The Object: Writing Prompt

First Story Writer-in-Residence Rebecca Tantony worked with students at Fulham Cross Girls’ School in 2017–18 on their anthology Herstory, a collection full of pieces by and about amazing women. When we asked Rebecca how she approaches the topic of gender and feminism with her students, she said she leads the workshop with a ‘discussion with students about limitation and dreams’ and then the students continue by ‘creating pieces from that place within them where they feel like they have so much to share, but are held back because of their gender’.

If you’re interested in writing something inspired by Women’s History Month, the exercise below can be adapted by asking students to think about an object linked to a woman in their lives they admire.


Brainstorm some objects that you remember from your childhood, or that have always been in your home, or are important to you in some way. For example:

  • Something important that someone gave you.
  • An object or piece of clothing that you associate strongly with someone in your family.
  • A gift from someone, or an object handed down from an older relative.
  • A piece of clothing or a pair of shoes that you associate strongly with a time in your life.
  • An object that expresses something important about you, e.g. a musical instrument, a treasured football shirt, a book you read as a child.

Choose one of the objects. Brainstorm what the object brings to mind. At this stage don’t censor your thoughts. Put down everything.

Here are a few ideas for more unusual ways of thinking about your object:

  • A high point or low point in the object’s life.
  • A fragment or two of conversation that the object might have ‘overheard’ at key moments in its lifetime.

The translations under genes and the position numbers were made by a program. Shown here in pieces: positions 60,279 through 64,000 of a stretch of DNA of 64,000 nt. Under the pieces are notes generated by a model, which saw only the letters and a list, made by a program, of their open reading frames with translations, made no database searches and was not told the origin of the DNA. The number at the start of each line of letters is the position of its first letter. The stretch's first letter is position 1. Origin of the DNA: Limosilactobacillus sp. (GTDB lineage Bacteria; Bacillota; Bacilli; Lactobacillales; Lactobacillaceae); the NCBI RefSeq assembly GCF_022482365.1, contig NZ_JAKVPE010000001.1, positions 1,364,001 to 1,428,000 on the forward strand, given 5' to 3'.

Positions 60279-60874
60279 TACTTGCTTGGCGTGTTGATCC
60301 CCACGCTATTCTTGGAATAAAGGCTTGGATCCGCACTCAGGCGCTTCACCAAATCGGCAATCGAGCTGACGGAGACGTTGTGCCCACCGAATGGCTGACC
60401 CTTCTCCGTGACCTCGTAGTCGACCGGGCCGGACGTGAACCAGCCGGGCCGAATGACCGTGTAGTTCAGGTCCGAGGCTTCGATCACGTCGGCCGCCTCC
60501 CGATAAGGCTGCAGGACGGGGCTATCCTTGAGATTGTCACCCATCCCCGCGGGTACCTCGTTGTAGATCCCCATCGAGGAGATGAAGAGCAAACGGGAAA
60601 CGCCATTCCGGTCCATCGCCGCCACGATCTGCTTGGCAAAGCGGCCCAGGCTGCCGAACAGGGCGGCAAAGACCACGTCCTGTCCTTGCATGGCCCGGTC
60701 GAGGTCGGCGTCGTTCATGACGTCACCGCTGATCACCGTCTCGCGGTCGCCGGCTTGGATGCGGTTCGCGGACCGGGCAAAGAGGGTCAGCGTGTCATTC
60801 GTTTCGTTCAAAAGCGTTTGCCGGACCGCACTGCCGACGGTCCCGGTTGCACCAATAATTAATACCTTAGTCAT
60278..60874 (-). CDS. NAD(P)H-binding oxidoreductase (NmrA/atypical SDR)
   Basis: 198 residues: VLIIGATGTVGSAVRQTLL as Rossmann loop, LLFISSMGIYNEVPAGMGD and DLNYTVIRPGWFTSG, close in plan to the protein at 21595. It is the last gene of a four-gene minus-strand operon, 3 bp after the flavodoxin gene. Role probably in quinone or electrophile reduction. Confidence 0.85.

• A memory of you or your parent/family member using the object.
  • What the object reminds you of.
  • Words to describe the object – what it looks like, sounds like, makes you feel or think.

EXERCISE: The Object

Talk to someone else about your object, using your brainstormed ideas to help you. Ask them what stood out most about what you said. Which bits seemed most interesting and enjoyable?

Think about which of these ideas or angles might make a good starting point for writing about yourself or someone else, using the object as a way of focusing your ideas.

Try a few different starting points, as in this example about one special object, a charm bracelet:

  • My mother gave me her gold charm
    bracelet, with its ballet shoe, its coffee pot,
    its fish and rabbit and tiny little doll. She gave it to
    me when I was very young, just
    a little girl, almost as if she wanted to be rid
    of it herself as quickly as she could.
  • It was her first fiancé who gave my mother the
    charm bracelet. She was all set to marry him, till, at
    the very last moment, she ditched him. He had to
    sell up everything he’d bought for her,
    including her beautiful big house,
    that lay empty, waiting for them to move in.
    ‘Keep the charm bracelet,’ he’d said.
    ‘I can’t bear to have it back.’
  • Once upon a time there was a beautiful young girl.
    She met a rich young prince who asked her to marry
    him and, of course, as all poor and beautiful girls do,
    she said yes. The only problem was, she didn’t marry
    him and it didn’t end happily ever after, because the
    beautiful young girl changed her mind.


Discuss what’s different about these starting points, which you like best and why.

You could add a further dimension to this activity by asking students to write in the voice of the object – get the object to tell its story.